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‘Remix: Hip Hop x Fashion’ Directors on Their New Film Exploring “Who Actually Are the Architects of These Looks”


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At a time when discussions around diversity and inclusion, particularly for the Black community, are at an all-time high, Remix: Hip Hop x Fashion adds to the conversation by pulling back the curtain on the unsung creators of culture and fashion from the ’90s music scene until current day. 

The documentary, presented in partnership between Tribeca Studios, Cortés Films and luxury lifestyle brand MCM, explores the numerous Black designers, many of whom were women, who created the signature looks behind Tupac, Biggie Smalls, Lil’ Kim, LL Cool J and more of the biggest rappers from the era — looks that would go on to influence white culture and be adopted by top luxury brands, often without credit. 

Following Remix‘s release on Netflix on July 22, co-directors Lisa Cortés and Farah X spoke to The Hollywood Reporter about the film’s timeliness, reveal of hidden history and celebration of the work of Black women. 

Why did you want to explore hip hop and fashion in a documentary?

CORTÉS The genesis of this project really begins with MCM and Tribeca Studios, which really offered us this great platform and opportunity to support the telling of this story. There was actually outreach to the community saying, “Pitch us your ideas on an intersection” and we thought that there was a revelatory story that could be told about some unknown incredible architects of not only fashion but also cultural trends, specifically Misa Hylton and April Walker and we found that intriguing for us as filmmakers.

Why do you think there’s such a strong connection between hip hop and fashion?

CORTÉS I think that what makes the connection between hip hop and fashion strong is it’s really about individuals having a voice. When you look at the origin story of hip hop, it’s coming from the Bronx in the ’70s at a time when the city and the inhabitants are under siege in many ways. Both music and how you could dress were a means of carving out a unique identity and representation, whether it was through your lyrics or about how you made a statement with your style of clothing.

What was the process like of doing all of these interviews and going through the timeline?

FARAH X It was really fascinating to hear the stories of all our interviewees because we were actively looking for interviewees who were female. Our subjects of the story are mainly Misa Hylton and April Walker, but we also wanted our experts to be these women who also have unknown stories in the field. You have Bevy Smith, who was key in getting luxury brands to work with the — I hate the word —”urban community.” I did not know her story going into this, I didn’t know her contributions and she’s just one example of many. I was in awe of all the amazing, talented women, and it’s mostly women, that we were able to get to contribute to the film.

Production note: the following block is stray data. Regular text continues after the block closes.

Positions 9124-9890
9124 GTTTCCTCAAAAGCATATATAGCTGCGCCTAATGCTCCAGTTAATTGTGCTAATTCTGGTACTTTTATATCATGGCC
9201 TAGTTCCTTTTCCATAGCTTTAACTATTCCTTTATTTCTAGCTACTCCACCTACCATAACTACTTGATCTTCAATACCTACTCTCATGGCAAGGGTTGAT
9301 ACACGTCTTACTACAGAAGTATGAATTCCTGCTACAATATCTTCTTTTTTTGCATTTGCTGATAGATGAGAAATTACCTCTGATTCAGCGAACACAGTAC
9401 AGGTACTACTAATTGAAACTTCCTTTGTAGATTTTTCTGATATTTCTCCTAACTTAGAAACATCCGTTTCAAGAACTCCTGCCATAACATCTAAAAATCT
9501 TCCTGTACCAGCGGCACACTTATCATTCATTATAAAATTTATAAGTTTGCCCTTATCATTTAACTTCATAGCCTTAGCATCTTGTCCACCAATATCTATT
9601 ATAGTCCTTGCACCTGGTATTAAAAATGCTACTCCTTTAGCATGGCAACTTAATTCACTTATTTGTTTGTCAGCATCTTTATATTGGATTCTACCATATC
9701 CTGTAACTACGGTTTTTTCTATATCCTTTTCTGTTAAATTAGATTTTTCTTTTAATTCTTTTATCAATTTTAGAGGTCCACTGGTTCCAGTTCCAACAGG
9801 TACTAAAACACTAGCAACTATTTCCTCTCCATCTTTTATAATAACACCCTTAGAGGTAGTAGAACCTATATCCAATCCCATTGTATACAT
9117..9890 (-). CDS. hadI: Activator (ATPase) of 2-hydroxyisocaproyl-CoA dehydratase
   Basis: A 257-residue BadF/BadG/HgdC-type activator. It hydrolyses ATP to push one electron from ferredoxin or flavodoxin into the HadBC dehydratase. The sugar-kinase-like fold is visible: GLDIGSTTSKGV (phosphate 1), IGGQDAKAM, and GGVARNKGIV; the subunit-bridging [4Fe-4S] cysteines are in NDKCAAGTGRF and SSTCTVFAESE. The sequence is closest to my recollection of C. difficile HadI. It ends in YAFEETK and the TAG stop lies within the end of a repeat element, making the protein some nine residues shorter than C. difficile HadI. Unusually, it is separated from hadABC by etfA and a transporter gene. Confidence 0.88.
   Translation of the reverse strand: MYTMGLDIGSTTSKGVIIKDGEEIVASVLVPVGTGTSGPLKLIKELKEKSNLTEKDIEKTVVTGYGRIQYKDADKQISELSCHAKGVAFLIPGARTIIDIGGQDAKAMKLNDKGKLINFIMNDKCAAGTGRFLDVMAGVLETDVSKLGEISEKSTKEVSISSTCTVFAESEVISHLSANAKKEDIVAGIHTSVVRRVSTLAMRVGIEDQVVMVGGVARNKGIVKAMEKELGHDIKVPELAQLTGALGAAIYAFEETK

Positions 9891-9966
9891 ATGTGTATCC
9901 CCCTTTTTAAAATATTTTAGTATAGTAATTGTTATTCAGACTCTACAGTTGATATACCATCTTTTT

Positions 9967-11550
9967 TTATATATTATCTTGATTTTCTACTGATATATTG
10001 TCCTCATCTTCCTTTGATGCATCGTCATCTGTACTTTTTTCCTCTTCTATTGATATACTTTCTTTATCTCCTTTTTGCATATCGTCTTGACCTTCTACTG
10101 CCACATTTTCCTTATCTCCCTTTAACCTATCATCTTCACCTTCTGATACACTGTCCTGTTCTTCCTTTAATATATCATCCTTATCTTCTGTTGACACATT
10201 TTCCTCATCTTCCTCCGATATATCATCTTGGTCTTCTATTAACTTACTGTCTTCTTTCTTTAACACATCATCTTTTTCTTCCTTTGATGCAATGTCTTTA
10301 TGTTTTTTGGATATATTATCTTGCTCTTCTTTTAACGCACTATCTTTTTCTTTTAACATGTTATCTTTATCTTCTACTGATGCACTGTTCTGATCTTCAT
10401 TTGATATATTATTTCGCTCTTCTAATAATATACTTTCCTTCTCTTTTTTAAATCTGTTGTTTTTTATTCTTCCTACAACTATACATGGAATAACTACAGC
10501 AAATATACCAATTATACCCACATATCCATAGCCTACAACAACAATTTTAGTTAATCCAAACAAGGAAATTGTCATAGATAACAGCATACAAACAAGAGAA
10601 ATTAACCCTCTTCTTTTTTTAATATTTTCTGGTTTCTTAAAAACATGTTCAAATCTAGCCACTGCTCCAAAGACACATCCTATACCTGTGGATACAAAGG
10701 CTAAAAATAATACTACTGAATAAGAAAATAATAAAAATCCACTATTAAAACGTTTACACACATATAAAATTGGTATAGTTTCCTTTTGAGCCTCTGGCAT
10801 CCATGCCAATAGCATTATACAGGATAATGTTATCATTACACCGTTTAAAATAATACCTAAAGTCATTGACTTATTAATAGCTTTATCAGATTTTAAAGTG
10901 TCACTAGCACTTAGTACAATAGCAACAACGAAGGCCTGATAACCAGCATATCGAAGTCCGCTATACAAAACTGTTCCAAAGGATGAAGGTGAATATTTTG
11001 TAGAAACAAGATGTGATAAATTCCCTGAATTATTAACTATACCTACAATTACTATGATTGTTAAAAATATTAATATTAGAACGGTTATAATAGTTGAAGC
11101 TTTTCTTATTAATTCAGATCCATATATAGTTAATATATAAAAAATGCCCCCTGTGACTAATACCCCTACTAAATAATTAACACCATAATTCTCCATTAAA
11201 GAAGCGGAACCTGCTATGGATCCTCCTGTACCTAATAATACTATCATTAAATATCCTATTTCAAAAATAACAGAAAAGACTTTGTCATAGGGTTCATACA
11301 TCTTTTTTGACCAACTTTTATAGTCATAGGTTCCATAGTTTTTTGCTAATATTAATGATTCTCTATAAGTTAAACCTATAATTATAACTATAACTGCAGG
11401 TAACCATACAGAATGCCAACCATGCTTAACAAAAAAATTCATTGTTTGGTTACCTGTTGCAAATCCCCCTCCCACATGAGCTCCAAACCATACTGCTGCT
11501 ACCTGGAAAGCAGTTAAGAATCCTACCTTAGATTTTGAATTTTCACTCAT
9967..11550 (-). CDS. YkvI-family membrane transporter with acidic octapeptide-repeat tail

Why did you want to focus on women and their struggles as both designers and music artists?

FARAH X I feel like that’s more topical now than ever. We started in 2018, the era of the #MeToo movement and Time’s Up and as women of color, Lisa and I were very determined to make sure — now that we were in a position of power — to actually hire people and focus on women’s stories. We’re in the position where we have the lens, because most documentaries and films in mainstream culture are told through one lens, but now that we have this opportunity where we were wanting to focus on things that were important to us, and of course, our story is a woman’s story. We had amazing advocates and behind the scenes our crew was 90 percent women throughout production, which is amazing, and people would come on to that and be shocked. It shouldn’t be that way but it is, it was an anomaly. Our co-producer, Hillary Cutter, she’s a staunch advocate for women so she was hiring all women and people were saying, “How do you find women?” It’s not hard. We’re all here, we’re just never hired.

The documentary also touches on the discrimination against Black designers and how major brands have taken their ideas for their own lines. How was that to explore?